updated 7/17/2007 9:49:42 AM ET 2007-07-17T13:49:42

Stephen Wallace hopped off an elliptical machine and got a pep talk from his personal trainer about his bench-press goals. Wiping the sweat from his brow, he described how social commitments impede his every-other-day workout regime.

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But Wallace isn't a busy professional squeezing in lunchtime workouts; he's a skinny 16-year-old with braces and a backward baseball cap.

Welcome to Overtime Fitness Inc., one of the nation's only private gyms for teens.

"At other gyms no one would sit down and teach me how to use the weights or the machines," said Wallace, a junior at Palo Alto High School. "Here, you get a lot of personal attention and that gives you motivation."

Wallace's mom pays the $59 monthly fee at Overtime, a Mountain View gym with about 100 teen members and ambitious plans for regional and even national franchises.

It's a mix of conventional training equipment — treadmills, free weights, yoga mats — and kid-friendly features like a rock-climbing wall and cheerleading conditioning sessions. Experts offer nutritional counseling and academic tutoring.

Personal trainers give one-on-one lessons, while "floor trainers" roam at high-traffic hours to make sure kids are using the equipment properly. Classes include sparring, spinning, cardio boxing and the popular "Butts and Guts," led by a 26-year-old Stanford University alum who's also a 6-foot-6 professional volleyball player.

Video game motivation
The 12,000-square-foot facility, which used to be a privately owned virtual reality flight simulation center, takes inspiration from its Silicon Valley surroundings. An arcade features video games requiring kids to box, dance and jump. Riders race against each other on stationary bikes networked to a server.

Although fitness enthusiasts applaud the company's effort to reduce the rising incidence of teen obesity, public policy experts say its very existence is a byproduct of school budget cuts that have led to a reduction in physical education and after-school sports programs.

Others question Overtime's use of video games — a tactic that won't necessarily compel kids to keep exercising as they grow up.

Investors and employees — including founder Patrick Ferrell, who launched GamePro Magazine and helped establish the video game conference E3 — say high-tech toys lure some teens, but personal trainers and an emphasis on nutrition and fitness encourage lifetime health management. The gym also provides an alternative to dark playgrounds, unsupervised basements and fast-food binges.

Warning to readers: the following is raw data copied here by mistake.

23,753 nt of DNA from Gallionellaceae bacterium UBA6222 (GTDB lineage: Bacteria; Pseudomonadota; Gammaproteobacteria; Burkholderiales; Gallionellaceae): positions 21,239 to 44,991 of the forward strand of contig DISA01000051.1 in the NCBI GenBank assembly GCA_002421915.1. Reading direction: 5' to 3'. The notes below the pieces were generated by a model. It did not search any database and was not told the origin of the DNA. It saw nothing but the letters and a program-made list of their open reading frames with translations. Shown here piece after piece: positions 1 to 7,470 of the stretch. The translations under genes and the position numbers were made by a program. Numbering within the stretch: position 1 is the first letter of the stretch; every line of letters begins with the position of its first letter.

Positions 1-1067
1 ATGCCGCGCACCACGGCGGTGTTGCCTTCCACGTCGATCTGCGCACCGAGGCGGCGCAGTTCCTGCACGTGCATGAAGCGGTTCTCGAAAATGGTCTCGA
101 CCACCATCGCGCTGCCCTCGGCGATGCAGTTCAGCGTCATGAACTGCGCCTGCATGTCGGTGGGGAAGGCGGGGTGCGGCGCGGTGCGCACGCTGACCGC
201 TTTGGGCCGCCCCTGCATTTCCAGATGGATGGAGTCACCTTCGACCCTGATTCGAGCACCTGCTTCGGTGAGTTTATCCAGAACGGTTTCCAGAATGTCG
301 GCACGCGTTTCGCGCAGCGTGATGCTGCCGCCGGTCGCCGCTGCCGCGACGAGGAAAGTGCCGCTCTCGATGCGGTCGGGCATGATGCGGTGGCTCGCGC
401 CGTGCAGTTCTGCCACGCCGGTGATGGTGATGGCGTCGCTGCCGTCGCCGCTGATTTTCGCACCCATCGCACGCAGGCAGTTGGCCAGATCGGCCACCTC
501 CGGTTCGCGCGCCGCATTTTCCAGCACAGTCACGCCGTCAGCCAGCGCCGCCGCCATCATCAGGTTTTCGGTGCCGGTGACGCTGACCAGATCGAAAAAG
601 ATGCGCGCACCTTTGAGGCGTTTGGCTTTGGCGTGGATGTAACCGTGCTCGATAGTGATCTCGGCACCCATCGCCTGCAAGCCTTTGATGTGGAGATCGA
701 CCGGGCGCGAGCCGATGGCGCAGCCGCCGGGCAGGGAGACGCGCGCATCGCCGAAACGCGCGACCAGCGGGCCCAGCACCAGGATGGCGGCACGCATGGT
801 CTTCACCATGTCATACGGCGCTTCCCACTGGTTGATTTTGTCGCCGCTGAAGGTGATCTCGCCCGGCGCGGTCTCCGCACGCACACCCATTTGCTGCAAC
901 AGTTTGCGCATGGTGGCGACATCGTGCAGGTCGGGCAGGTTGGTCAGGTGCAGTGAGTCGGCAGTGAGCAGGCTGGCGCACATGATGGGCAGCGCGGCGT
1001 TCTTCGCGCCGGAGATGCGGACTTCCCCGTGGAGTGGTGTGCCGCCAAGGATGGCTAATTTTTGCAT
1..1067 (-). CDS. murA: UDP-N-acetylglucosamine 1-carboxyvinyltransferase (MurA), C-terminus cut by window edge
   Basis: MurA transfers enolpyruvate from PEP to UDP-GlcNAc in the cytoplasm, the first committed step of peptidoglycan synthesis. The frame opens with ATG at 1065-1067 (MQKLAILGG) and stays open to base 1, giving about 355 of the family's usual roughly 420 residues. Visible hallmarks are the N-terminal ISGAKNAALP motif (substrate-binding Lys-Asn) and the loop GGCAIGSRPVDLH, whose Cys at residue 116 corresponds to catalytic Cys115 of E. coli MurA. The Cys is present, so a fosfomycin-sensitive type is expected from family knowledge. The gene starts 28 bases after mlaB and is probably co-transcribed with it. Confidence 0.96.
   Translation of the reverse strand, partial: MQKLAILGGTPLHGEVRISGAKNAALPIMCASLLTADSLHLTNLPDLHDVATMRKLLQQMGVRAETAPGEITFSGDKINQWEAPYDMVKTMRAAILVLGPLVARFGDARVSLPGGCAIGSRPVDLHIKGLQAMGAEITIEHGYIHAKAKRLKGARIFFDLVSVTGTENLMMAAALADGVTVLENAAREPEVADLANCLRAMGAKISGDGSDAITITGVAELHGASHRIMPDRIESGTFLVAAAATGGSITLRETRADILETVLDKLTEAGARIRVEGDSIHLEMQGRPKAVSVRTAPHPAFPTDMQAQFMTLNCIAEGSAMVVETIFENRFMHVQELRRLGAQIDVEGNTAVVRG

"What are our teenagers doing when they're idle? They eat, they go to Starbucks, they sit around at the mall and they have corresponding health problems," said CEO Laura Tauscher, a toned mother of two teenagers. "We're not trying to create gym rats — we're trying to give kids the tools and intelligence to keep their health in mind."

More Curves gyms than McDonald's
It's unlikely Overtime will catch on as Woodway, Texas-based Curves International Inc. did with women 35 and older. Curves, which debuted in 1992, became the largest fitness franchise in the world, with 10,000 locations in 42 countries. There are about 1.5 Curves for every two McDonald's in the United States.

Overtime opened last September and still hasn't turned a profit. Although it was founded exclusively for teenagers, in January it opened to women from 6 a.m. to 2 p.m. It will open to men this week and expand overall hours.

Overtime faces mounting competition from established chains, which are experimenting with ways to get kids to become lifetime members. San Ramon-based 24 Hour Fitness just started "Hoopology," a summer basketball pilot program in the San Francisco Bay area for boys and girls ages 8-17.

"The sooner kids start cultivating healthy habits and staying fit, the more likely they are to be active and healthy for the rest of their lives," said Carl Liebert, CEO of 24 Hour Fitness, which has more than 3 million members in 16 states.

Too costly for some teens
Like other private gyms, Overtime caters to teens in tony suburbs. To combat that, managers are considering asking Mountain View-based Google Inc. and other local businesses to fund scholarships, and it's waving the $109 initiation fee this summer.

The gym also hopes to reduce teens' monthly fee as it gets more revenue from adults. Currently, day passes are $10 — the price of two large Starbucks shakes — or five for $40.

That opens Overtime to criticism from people who say it fails to reach the low-income teens who are at highest risk of obesity, diabetes, asthma and other health problems.

"Fitness is more akin to a public good, especially for kids," said Ann Cotten, director of the Schaefer Center for Public Policy at the University of Baltimore. "I worry that the kids that get access to this gym are the same ones on private soccer leagues."

Ximena Urrutia-Rojas, an associate professor of social and behavioral sciences at the University of North Texas, said emphasizing teen health is good, but is no substitute for an active lifestyle that involves the whole family.

"Even teenagers who say they want to separate from parents feel motivated when parents or other adults initiate the activity," she said.

Sarah Barlow, associated professor of pediatrics at Saint Louis University, praised Overtime's novel approach.

"Even for adults, the treadmill and stationary bike don't sustain interest over time," Barlow said. "I like the idea of taking video games, which are so successful at engaging kids, and modifying them to get kids engaged in physical activity — now that's fun."

Copyright 2007 The Associated Press. All rights reserved. This material may not be published, broadcast, rewritten or redistributed.


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